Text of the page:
Maybe I’m a shitty gamer but it seems like a lot of gamers these days have unrealistic expectations. I game under the following premise does the game make me want to game more if yes then win if no then fail. I realize people think that critical reviews have a place in pop culture. For me they take away from the simple joy that music, movies, and gaming give me.

I’ve read any number of variations on this theme over the last dozen years or so, almost always written as comments to an overhyped AAA game that got a lower-than-expected review.  The commenter wants to justify their enjoyment of a poorly-received game, and so anyone attempting to explain why that game is bad is taking away from the fun.

In the wake of GamerGate, it takes on a slightly different meaning, however – if you dare to explain why you don’t like something, you are not only wrong but you’re corrupt, you are biased, you have an agenda and you’re shoving it down people’s throats, you are part of the problem.  A game is either good or bad, and understanding why is not relevant.  You see this a lot on Twitter these days, that game journalists aren’t objective enough and therefore can’t ever be trusted.

There is a twisted anti-logic to people who get up-in-arms over negative remarks in game reviews.  Let’s remember that the general consumer public – i.e., the people who aren’t pirating ahead of a game’s release date but are instead buying new, unsealed copies – are forming opinions based on preview coverage.  This preview coverage – and any hands-on experience at events like PAX or E3 – is why any of us ever hear about the games we play.

Point being – this general consumer public hasn’t even played the game yet when the reviews finally come out, but they’re freaking out because it’s not getting the scores they expected it to receive.  (I refer, yet again, to the 20,000 comments that followed Gamespot’s 9/10 review of GTA V, because it dared to say that the game – which, again, received a 9/10 (which, in hindsight, is probably pretty generous) –  is “politically muddled and profoundly misogynistic”.  Please note that the review was posted on September 16, 2013, and the game wasn’t released until September 17, 2013.)

One can only presume that the reasoning behind this hysteria is as follows:  critics for big sites examine and point out the ways in which a game is problematic -> less people buy the game as a result -> the franchise dies and there are no more games made ever again.  Alternately, if a game like Gone Home also gets a 9/10, and critics sing its praises about having, for example, strongly written female protagonists, then those are the only games that are ever going to get made.

(Let’s conveniently ignore that GTA V famously made one capital-b Billion dollars in 3 days, and that Gone Home… didn’t.)

Destiny was the most pre-ordered game of all time and that was solely because of manufactured hype.  And I freely admit that I succumbed to the hype, too!  I bought the Digital Guardian edition of Destiny months ago, long before the reviews came out!  And I’m not even that big a Bungie/Halo fan, either!  But what I’d seen and heard of Destiny made it sound like a sure-fire, can’t-miss, awesome game – the best parts of Mass Effect, Borderlands and Halo all rolled into one.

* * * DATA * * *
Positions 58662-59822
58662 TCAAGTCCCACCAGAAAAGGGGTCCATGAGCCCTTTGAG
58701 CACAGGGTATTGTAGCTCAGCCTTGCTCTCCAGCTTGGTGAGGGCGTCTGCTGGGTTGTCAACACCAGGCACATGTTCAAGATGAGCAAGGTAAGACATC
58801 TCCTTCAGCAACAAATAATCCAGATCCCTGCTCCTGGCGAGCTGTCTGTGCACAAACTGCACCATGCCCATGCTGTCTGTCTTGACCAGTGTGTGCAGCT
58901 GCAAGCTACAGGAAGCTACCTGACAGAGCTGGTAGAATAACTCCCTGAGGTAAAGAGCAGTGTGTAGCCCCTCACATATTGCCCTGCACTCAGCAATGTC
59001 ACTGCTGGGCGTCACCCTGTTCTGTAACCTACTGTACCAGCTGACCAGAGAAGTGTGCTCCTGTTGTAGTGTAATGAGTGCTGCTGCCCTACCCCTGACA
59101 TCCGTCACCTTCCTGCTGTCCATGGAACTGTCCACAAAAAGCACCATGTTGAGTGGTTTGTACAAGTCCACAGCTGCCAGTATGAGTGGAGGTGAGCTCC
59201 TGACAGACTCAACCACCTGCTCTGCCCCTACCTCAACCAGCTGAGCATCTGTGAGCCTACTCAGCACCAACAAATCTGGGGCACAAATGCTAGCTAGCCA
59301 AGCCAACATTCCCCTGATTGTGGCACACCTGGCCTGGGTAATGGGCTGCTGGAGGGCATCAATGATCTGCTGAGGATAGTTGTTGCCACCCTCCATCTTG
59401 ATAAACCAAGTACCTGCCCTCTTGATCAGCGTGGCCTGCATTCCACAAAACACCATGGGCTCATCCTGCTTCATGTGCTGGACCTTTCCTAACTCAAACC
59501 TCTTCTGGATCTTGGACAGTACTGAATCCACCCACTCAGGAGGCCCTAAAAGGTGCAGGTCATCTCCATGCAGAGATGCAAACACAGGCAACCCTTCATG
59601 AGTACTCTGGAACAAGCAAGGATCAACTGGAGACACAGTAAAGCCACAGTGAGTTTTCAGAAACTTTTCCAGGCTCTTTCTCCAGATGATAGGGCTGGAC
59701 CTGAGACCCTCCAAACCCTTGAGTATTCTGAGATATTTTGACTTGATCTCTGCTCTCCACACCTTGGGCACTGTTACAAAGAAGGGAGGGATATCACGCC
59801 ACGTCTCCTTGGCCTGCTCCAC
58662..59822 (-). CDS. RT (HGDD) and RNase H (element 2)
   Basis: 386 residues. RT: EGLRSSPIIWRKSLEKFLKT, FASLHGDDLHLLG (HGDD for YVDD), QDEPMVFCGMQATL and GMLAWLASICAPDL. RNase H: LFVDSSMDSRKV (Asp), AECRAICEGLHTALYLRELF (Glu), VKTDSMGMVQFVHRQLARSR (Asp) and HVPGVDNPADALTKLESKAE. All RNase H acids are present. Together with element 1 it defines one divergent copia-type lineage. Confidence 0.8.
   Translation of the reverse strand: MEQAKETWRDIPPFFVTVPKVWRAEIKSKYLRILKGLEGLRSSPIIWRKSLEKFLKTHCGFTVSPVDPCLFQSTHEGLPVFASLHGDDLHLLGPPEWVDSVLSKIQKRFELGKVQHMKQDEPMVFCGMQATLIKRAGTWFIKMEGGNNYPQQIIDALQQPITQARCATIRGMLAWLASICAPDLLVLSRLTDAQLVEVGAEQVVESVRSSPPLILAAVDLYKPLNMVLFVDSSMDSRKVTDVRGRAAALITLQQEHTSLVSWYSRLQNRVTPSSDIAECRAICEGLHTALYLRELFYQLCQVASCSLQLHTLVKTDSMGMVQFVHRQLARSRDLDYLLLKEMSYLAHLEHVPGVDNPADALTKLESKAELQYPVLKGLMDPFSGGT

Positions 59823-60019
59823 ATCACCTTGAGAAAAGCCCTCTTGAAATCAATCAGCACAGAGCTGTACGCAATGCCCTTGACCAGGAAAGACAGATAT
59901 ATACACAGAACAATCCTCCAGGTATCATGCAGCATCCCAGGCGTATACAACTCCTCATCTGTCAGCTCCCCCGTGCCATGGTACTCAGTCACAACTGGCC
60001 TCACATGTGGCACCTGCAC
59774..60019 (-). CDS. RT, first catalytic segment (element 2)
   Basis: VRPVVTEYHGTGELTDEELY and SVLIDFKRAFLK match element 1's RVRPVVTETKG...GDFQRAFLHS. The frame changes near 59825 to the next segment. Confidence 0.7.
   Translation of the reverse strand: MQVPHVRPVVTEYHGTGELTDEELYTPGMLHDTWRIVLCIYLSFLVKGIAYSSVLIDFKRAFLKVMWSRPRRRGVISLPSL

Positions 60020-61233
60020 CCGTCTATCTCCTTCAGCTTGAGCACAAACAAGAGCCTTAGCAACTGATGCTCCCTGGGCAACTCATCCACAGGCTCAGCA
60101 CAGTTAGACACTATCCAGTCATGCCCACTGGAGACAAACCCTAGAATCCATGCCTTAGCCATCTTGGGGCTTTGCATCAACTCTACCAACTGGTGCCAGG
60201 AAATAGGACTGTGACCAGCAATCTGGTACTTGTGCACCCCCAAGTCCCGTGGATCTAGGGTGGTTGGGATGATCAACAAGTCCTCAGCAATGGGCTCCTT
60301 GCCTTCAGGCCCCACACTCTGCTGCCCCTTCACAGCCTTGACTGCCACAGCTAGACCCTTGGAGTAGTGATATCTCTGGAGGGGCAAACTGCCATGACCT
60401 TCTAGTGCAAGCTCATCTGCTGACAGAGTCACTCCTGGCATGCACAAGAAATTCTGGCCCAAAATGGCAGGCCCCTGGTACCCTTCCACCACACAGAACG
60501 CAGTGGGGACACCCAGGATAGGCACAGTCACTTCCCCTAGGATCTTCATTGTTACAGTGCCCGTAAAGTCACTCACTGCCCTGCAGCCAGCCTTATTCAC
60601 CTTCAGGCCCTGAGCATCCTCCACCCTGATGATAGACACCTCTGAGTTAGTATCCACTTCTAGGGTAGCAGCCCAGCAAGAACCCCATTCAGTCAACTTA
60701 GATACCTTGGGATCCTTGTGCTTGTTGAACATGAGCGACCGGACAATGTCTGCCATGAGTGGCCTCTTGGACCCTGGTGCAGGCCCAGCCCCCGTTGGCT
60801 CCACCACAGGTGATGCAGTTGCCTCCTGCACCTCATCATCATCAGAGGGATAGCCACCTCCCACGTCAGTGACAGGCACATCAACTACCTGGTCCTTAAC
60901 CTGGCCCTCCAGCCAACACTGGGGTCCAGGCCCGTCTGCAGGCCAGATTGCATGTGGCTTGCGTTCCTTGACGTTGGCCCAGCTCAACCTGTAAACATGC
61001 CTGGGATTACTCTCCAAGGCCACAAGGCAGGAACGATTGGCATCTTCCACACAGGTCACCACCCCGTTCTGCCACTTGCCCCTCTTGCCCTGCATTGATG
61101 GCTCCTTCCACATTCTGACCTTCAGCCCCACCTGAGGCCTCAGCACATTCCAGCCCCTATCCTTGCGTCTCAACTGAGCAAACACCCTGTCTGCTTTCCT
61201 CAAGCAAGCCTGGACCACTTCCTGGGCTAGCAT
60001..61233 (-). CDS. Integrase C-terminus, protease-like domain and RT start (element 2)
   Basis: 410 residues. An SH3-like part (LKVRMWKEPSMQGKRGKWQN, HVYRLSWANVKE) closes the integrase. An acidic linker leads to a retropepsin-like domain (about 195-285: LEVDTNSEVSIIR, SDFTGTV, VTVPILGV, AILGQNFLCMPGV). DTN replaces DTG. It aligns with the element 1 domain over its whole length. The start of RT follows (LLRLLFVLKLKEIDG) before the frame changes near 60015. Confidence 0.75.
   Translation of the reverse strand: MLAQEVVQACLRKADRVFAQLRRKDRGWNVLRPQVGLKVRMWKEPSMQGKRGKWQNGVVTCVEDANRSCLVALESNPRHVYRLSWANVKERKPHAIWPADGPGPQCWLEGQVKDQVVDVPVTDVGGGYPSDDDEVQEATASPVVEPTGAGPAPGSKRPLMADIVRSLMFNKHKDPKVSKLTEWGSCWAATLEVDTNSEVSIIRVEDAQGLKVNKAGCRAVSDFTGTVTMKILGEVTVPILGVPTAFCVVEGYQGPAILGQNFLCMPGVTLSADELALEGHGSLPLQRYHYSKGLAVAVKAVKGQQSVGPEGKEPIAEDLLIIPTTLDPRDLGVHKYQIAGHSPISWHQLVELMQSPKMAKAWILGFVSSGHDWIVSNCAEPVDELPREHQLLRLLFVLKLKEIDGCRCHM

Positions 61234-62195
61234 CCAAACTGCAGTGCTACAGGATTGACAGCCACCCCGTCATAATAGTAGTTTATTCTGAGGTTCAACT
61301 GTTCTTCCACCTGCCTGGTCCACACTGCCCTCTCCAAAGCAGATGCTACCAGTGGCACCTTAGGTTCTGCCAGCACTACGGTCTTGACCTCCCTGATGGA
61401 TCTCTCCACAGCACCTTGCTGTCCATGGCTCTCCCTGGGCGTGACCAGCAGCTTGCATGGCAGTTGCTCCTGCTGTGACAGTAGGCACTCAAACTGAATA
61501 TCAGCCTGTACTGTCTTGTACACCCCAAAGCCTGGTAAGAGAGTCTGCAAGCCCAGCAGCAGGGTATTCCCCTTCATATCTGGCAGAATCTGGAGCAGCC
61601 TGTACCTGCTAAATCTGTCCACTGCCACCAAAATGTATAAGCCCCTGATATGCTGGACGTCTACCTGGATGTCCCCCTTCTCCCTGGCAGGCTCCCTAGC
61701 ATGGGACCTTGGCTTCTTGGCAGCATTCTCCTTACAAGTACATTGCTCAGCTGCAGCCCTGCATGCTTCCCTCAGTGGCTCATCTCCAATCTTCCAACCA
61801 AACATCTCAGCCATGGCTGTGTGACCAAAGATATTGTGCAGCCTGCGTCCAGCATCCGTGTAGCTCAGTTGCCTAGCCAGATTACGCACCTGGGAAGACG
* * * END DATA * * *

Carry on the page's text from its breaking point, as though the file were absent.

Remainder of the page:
And so when the game finally came out, I went into it with the best of intentions.  I’d spent $70, after all, and all I was expecting was that the reality would live up to the hype.  I was told of the game’s incredible ambition, and I was ready to surrender to its glory.

But the game has problems that are impossible for me to ignore.  Nor am I the only person saying so.  Now, I haven’t finished it, of course; I’m still only at level 14, only two missions into Venus, and so when my other post goes up I’ll explain that I’m starting to understand and appreciate its rhythm a bit more, and that there is a fun game buried beneath the game’s horrendously inept narrative.  But even if the shooting mechanics are solid, I still maintain that what I wanted – or, rather, what I was told I would be getting – is not at all what I have received.

My pointing this out should not affect your opinion, whether you agree with me or not.  I’m not trying to convert you; I’m trying to explain where the game is falling short for me.  Doing so helps me better understand what it is I do like; it helps me better appreciate the thing I’m experiencing.  As I grow older, and as my perspective of the world changes, I find that my tastes change and evolve.  I don’t necessarily like the same music that I did when I was 12, and some of the films I adored when I was younger don’t necessarily hold up now.  That doesn’t negate my earlier feelings; it just means I’m not that same person any more.

But you’d better believe that when I was 12 and obsessed over the stuff I was obsessed with, I’d listen and analyze and tear that stuff apart to understand why I liked it so much.  Yes, there is a simple joy to be had in not constantly thinking about a game or an album or a film; but there is also a different, complex (and arguably more rewarding) joy in deconstructing the stuff you like and discovering what it is that pleases you.  You not only better understand the thing itself, but you learn things about yourself as well.

Look – you can start your own blog if you want and explain why Destiny is the greatest game ever made.  Indeed, I’d much prefer you explain why you think so, rather than just saying I’m wrong.